A.    You failed to prevent stray poultry, wild birds, cats, and other stray animals from entering the poultry houses, as required by 21 CFR 118.4(b)(4). Specifically, the hens in your (b)(4) barns, and (b)(4) shed were not restricted to their designated houses and pastures. Also, some of these hens were in close proximity with no barriers to other farm animals and domestic animals including (b)(4). In addition, the “Biosecurity Program” section of your SE prevention plan does not address this requirement.
 
B.    You failed to implement the “Personnel and Equipment Practices/Restrictions” section of your SE prevention plan, as required by 21 CFR 118.4, and you failed to maintain practices that will protect against cross-contamination when equipment or persons move between poultry houses, as required by 118.4(b)(2) and 118.4(b)(3). Specifically, your plan states that equipment used in all poultry facilities shall be cleaned, sanitized, and rinsed before being brought into another housing facility. However, the (b)(4) is not cleaned between use at each separate poultry house or farm. This (b)(4) was also noted to be used to transport (b)(4). Also, equipment such as containers used to (b)(4) are used (b)(4), and are not washed between use at each separate poultry house or farm. 
 
In addition, your SE prevention plan states that (b)(4) in order to compartmentalize facilities and reduce the likelihood of contamination between houses.  Your plan also states that employees will (b)(4). However, employees at your firm who move from one poultry house to another (b)(4). Further, your employees travel between this location and (b)(4), in their same street clothes and shoes.
 
C.   You failed to implement your SE prevention plan, as required by 21 CFR 118.4, and you failed to limit visitors on the farm and in the poultry houses, as required by 21 CFR 118.4(b)(1). Specifically, your plan states that visitors must sign in and out on the visitor sign-in sheet and be issued a visitor badge before entering company property and buildings; however, you did not ask investigators to sign a visitor log upon arrival at the start of the inspection on 4/28/14, and on 4/29/14, you were unable to provide a visitor log to our investigators, indicating that you had no method of tracking visitors via a visitor log.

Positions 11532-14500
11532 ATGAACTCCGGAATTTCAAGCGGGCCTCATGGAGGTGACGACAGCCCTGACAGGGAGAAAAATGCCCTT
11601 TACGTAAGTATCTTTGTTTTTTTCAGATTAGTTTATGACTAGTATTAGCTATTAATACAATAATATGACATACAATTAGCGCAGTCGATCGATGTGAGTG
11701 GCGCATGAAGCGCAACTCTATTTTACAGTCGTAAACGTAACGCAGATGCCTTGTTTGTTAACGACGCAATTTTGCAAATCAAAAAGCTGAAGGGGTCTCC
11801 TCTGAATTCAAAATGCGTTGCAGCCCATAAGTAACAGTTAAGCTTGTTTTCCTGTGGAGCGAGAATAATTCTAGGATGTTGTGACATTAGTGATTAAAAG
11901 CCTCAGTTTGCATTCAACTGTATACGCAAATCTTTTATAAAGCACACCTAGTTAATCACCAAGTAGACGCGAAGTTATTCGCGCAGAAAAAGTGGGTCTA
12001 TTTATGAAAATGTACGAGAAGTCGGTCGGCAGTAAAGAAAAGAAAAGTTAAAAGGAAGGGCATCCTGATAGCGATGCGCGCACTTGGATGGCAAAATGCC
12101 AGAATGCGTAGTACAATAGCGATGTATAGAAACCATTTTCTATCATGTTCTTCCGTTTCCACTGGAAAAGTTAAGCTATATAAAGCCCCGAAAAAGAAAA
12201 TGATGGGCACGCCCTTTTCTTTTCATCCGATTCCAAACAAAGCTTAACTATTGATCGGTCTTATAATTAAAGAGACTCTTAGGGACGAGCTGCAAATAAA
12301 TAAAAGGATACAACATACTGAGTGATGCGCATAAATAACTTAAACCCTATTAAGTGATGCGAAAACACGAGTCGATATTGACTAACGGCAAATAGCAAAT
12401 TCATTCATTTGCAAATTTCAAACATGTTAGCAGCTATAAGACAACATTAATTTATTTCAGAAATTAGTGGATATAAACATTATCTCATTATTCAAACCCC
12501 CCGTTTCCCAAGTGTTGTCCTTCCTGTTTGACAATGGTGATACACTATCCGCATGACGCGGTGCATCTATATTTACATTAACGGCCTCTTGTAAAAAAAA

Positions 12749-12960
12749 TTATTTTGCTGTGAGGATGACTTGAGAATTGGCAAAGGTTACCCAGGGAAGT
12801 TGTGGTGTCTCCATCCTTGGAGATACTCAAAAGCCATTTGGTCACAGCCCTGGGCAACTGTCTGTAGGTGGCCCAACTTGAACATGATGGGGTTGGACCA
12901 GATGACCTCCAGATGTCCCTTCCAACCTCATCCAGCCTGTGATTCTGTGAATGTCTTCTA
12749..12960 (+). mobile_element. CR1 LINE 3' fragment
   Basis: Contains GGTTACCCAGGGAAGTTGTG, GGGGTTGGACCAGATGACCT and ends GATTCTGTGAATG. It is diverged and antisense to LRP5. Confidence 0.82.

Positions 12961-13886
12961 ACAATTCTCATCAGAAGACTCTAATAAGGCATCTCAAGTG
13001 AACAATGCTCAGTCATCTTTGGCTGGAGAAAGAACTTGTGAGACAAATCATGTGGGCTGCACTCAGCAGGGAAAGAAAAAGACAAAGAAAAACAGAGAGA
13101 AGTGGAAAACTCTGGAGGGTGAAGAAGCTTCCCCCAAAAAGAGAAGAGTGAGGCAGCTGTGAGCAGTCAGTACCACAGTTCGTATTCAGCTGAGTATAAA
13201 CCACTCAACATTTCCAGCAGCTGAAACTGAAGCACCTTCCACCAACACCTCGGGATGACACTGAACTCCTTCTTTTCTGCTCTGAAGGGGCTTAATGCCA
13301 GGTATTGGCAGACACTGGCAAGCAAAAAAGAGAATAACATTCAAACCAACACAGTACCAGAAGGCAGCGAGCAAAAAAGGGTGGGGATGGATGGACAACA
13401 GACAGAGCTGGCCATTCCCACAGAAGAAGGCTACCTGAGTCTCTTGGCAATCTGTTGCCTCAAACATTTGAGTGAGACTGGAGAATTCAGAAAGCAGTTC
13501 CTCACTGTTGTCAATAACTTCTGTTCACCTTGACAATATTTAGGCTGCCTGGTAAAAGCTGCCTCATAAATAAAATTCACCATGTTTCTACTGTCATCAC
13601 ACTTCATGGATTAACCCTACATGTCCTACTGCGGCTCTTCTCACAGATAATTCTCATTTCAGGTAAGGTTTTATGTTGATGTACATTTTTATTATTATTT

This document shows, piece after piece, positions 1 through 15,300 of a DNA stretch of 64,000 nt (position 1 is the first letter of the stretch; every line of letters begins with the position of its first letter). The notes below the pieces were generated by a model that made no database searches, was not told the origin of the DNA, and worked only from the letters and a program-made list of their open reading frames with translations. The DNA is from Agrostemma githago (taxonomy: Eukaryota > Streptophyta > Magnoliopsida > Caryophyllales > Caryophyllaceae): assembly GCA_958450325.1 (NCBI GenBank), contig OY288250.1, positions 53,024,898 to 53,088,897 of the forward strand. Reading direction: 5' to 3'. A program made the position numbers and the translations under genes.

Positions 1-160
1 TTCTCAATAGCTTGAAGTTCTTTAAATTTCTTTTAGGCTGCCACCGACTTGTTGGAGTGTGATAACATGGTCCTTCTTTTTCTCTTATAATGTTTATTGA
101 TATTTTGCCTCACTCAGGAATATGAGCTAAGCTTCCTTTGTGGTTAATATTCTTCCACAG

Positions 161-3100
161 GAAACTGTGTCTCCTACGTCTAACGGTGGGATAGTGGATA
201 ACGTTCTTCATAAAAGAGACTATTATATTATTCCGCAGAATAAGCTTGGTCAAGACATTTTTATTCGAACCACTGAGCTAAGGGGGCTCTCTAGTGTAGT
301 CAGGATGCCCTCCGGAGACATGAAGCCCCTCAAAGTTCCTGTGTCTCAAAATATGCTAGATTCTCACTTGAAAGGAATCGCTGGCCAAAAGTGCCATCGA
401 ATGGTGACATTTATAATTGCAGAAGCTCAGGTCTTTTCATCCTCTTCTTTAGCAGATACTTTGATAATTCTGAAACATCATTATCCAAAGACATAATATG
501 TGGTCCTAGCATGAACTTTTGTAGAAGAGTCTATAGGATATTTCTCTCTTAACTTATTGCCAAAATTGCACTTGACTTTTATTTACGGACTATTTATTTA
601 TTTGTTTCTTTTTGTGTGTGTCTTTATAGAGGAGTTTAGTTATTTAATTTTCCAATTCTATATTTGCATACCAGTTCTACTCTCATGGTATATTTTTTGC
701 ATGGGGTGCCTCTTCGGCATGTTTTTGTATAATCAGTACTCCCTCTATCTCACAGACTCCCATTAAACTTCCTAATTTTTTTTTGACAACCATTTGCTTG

Your plan also states all visitors must be accompanied by authorized personnel while on company property; however you did not implement this procedure. For example, on 5/5/14, a sign was observed at your (b)(4) which stated “(b)(4).” There were no instructions for these visitors to check-in, and these signs are insufficient to limit the whereabouts of visitors on your farm.
 
D.   You failed to have an SE prevention plan that ensures that employees do not keep birds at home, as required by 21 CFR 118.4(b)(5). Specifically, this requirement is not addressed in your written SE prevention plan.
 
10)   You did not maintain records regarding your SE prevention plan in accordance with the requirements set forth by 21 CFR 118.10(a). Specifically:
 
A.    You do not maintain records documenting compliance with refrigeration requirements, as required by 21 CFR 118.10(a)(3)(iv). Specifically, you do not keep temperature monitoring records for the refrigerated area used to store shell eggs sold to (b)(4), nor were any records provided to demonstrate that the temperature measuring device in the refrigerated storage area was calibrated. In addition, your firm does not have temperature monitoring or calibration records for your refrigerated truck used to transport eggs for distribution.
 
B.    Your SE prevention plan does not list your name and the location of your farm, as required by 21 CFR 118.10(b)(1). 
 
C.   Your SE prevention plan is not dated and does not carry the signatures of the person(s) who administers the plan, as required by 21 CFR 118.10(b)(3).
 
Insanitary Conditions and Practices:
 
Your eggs  were prepared, packed, or held under insanitary conditions whereby they may have been contaminated with filth or rendered injurious to health within the meaning of Section 402(a)(4) of the FD&C Act. Specifically, our investigators observed the following conditions and practices at your firm during the processing of shell eggs:
 
A.    Plastic egg flats, used to collect eggs and hold eggs for rinsing, were observed to be chipped, cracked, broken, and soiled with apparent manure. These egg flats were not cleaned between use in different poultry houses or farms. These conditions allow for the entrapment of filth and pathogens that may contaminate shell eggs being held in soiled plastic flats.